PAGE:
I found the same image used by ESL, but in English. See below:
In such diagrams, a 4D (3 spatial dimensions + time) universe is "compressed" into two dimensions. Any lines over such a diagram will look like straight lines to observers within that universe. In fact, those lines are paths of light rays.
So if you want to picture what a wormhole would look like, simply draw lines over the diagram that connect an observer to visible objects while passing through the wormhole. The wormhole would seem like a very powerful fisheye lens with whatever is around it seeming to be inside it. There is an artistic rendition in Wikipedia.
As for how it would feel, going down through one. You would be utterly f... Destroyed.
Going through a wormhole would be like traveling over a line that goes through the wormhole. The universe is very curved but it would seem like a straight line to the traveller. The real problem is gravity.
Wormholes have mass. You may imagine them as just a topological feature of the universe, but that topological feature requires exotic matter to be stable. So the mass of the wormhole is the energy-mass of that exotic matter. We could talk a whole about how that energy mass is perceived, but it suffices to say that even if the exotic matter in use would the the kind to produce "negative mass", there would still be forces pulling it towards regular, positive mass. For all practical purposes, the energy mass would be positive.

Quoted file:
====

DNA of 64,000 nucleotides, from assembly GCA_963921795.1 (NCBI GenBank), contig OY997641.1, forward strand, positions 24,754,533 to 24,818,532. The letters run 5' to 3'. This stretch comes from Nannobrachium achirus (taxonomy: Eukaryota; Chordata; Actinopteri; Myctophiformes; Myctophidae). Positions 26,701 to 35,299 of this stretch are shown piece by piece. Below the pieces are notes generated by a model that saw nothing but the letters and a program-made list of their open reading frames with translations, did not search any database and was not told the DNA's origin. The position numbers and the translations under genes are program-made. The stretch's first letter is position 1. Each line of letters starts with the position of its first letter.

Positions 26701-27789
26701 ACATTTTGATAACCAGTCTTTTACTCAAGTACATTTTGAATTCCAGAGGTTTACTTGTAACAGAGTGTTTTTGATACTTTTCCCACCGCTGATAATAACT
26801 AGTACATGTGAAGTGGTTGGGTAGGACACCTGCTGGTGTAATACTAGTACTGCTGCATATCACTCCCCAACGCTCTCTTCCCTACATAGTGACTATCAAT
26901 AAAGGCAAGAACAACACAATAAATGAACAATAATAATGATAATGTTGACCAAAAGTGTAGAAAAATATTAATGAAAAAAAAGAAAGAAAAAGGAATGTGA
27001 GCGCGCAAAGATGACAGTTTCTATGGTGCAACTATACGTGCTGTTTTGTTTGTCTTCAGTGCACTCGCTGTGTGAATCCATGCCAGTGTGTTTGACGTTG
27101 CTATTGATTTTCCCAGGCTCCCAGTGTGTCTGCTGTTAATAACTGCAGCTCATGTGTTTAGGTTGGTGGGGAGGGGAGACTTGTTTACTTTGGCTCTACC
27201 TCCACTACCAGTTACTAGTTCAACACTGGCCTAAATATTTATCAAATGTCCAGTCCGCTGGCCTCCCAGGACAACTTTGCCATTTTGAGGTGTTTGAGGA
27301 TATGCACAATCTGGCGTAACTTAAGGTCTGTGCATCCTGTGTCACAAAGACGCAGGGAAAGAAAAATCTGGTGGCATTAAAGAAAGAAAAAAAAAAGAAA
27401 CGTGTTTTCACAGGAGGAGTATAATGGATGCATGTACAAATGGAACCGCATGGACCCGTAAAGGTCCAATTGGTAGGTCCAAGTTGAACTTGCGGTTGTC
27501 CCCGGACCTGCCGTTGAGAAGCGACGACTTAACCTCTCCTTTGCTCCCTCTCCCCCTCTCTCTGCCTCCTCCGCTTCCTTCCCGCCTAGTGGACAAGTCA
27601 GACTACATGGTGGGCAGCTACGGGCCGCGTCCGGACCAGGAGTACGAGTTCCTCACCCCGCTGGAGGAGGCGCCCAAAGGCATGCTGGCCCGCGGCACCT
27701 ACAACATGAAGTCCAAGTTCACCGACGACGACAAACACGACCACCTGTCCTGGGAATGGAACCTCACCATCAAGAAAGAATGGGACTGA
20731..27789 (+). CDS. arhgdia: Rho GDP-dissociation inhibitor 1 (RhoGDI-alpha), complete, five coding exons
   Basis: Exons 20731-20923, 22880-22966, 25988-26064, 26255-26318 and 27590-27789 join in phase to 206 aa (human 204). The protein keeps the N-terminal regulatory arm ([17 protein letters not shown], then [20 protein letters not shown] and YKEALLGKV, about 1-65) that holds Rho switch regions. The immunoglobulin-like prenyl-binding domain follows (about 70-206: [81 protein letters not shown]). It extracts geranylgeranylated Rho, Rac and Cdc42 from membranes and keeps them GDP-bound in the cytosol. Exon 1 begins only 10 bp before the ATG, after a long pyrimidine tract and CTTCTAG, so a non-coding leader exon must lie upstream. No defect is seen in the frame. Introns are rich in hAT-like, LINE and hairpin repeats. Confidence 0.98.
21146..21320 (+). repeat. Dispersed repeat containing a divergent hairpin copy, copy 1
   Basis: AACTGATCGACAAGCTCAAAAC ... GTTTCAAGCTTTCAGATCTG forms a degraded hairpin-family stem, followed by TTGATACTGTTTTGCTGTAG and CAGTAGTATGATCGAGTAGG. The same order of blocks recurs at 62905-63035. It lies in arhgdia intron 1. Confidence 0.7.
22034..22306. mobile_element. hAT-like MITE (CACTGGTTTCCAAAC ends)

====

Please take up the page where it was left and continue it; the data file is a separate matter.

So how massive would a wormhole feel? If it is one-meter wide and very flat, it will have the approximate equivalent mass of Jupiter, or close to 318 Earths. In another post I describe what would happen should the Earth ever come close to something like that.
Should a spaceship come close to that, it would face dire tidal forces. It would be akin to approaching a black hole. You would be broken apart as you fell into the throat. The difference is that instead of going into a region of space with practically infinite gravity, your particles would be spread out with great force somewhere else in the universe.
If you handwave the monstrous gravity and manage to survive, though, it should feel like the ultimate roller coaster.
Last but not least, as for how long it would take to cross the wormhole... I'll refer to this post in Physics:
There's a recent popularization of wormhole physics that nicely lists the properties of the four wormhole examples that Morris and Thorne considered in their 1988 paper. These properties include traversal times. Here's a summary
(exotic matter distributed throughout space) ~ 1 hour
(exotic matter confined to large finite radius) >= 7 days
(exotic matter loosely restricted to throat) ~ 200 days
(exotic matter closely restricted to throat) >= 0.7 seconds
These times are completely independent of the distances between the mouths of each wormhole in normal space
Suggested theme song for wormhole traversal: Shooting Stars, by the Bag Raiders.